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New game to help kids learn about climate change

Missions With Monty is a quest game developed at North Carolina State University that uses Monty the Monitor Lizard to guide students through complex climate problems. The game will be adapted to Australian conditions thanks to a University Global Partnerships Network (UGPN) grant that allows a partnership with institutions around the world to develop solutions to a universal issue.

The project leader, Associate Professor Sarah Howard, said the game was aimed at primary school students in Years 5 and 6. Students may be given a challenge such as why a population of frogs has migrated away from a pond, she said.

They may have to learn about the frog, its environment, what’s happened to the pond’s catchment and what’s happened to the weather. With the help of Monty, they encounter scientists, points of data and other animals to investigate the issue.

The funding would adapt the game to Australian conditions, such as drought and fire, and with Australian animals. With the help of researchers from the SMART Infrastructure Facility, new ways of capturing data from the game would be developed, giving teachers valuable insights into the ways that their students learned.

Finally, new ways would be developed to allow international collaboration among students, building on the existing framework for collaboration within the classroom. The interdisciplinary nature of the project – educational psychology, educational technology, computer science, science education, and design – provides the potential for increased faculty collaboration across institutions.

This process has the potential to provide a model for data collection and international teacher and student multi-national collaboration that could then be extended to any educational context. The UGPN aims to develop sustainable world-class research, education and knowledge transfer through an active international network of selected Universities collaborating in research, learning and teaching to benefit global society.

The program will develop a range of jointly enabled innovative solutions to world problems based on shared research expertise and a mobility strategy for increasing the number of faculty, staff and students with international experience. The UGPN annual conference will be held in Wollongong next year.

The need for education around climate change in Australia is pertinent. The global economic and environmental impact of wildfires is likely to worsen as a result of human-induced climate change and land-use patterns, according to a team of international fire researchers.

In a paper published in the journal Nature Reviews: Earth & Environment, researchers describe global and regional trends in fire activity and project what is expected to come down the pipeline in the future. The interaction between climate, vegetation and fire occurrence has led to distinct fire regimes, which are characterised by their frequency, seasonality, geographic scale and pattern, and environmental effects.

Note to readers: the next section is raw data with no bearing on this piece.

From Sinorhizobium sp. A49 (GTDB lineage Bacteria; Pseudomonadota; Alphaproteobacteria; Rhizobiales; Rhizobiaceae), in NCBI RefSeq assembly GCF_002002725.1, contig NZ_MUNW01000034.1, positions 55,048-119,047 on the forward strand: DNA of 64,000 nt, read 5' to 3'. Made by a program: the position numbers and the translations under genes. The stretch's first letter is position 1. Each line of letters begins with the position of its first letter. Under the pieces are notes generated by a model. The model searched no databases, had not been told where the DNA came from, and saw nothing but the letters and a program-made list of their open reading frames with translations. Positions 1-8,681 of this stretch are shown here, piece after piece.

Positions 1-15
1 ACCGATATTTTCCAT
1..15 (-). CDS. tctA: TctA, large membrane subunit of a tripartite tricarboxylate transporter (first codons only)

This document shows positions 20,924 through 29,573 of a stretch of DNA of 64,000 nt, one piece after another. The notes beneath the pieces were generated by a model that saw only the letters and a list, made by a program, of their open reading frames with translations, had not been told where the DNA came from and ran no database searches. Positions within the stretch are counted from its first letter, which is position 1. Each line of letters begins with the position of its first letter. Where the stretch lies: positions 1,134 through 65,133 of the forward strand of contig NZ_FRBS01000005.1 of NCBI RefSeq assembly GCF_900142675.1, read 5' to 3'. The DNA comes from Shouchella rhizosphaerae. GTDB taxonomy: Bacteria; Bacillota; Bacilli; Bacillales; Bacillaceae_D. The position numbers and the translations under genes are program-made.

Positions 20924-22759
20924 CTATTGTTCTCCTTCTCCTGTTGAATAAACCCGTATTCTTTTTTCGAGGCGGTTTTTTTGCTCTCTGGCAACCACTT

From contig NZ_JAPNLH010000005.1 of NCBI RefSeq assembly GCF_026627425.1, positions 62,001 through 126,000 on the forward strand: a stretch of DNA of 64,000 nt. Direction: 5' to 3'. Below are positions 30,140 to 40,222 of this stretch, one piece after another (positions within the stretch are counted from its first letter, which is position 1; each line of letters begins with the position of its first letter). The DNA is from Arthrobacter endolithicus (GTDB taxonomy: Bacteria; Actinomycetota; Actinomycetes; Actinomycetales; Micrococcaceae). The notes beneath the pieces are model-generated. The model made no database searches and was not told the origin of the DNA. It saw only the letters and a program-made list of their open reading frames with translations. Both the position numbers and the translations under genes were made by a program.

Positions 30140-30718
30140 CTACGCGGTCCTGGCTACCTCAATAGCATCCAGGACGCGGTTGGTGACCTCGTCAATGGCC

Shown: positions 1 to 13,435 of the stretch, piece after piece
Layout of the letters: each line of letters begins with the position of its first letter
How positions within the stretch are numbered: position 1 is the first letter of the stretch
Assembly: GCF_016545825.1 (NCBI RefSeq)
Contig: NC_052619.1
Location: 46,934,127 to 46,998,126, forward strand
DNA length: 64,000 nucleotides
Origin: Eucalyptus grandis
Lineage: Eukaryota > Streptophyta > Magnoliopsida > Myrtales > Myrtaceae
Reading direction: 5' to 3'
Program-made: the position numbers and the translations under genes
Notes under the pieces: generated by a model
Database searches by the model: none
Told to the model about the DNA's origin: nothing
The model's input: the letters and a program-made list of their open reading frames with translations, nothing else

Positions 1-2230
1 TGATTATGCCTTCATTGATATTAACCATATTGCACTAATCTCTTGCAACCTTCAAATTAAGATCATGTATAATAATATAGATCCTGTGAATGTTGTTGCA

Past climate change is known to have influenced the extent, frequency and intensity of landscape fires by affecting vegetation patterns, fuel abundance and drought. Currently, human-induced climate change is altering rainfall patterns and increasing temperatures, resulting in more frequent extreme fire events.

Extremely intense fires can trigger the development of pyrocumulonimbus storms, which are powerful convective thunderstorms that can reach the stratosphere and create localised weather, including rain, hail, lightning and pyro-tornadoes.

In Australia, the difficulties in separating the influences of climate change from the effects of stopping traditional Aboriginal fire management practices following European colonisation in the early 19th century.

However, the effects of climate change are evident in the increasing number of extreme fire events – including the Black Summer fires of 2019-20 during which 35 pyrocumulonimbus storms were recorded, doubling the known records of these extreme events. This spike in fire intensity and severity has also been recorded at various other locations around the world, including Chile, Canada, Portugal and California.

Development of these fire management interventions requires transdisciplinary research that combines insights from natural and social sciences, engineering and technology, and humanities. Such research is also prerequisite for improving global and regional fire models of future fire activity.

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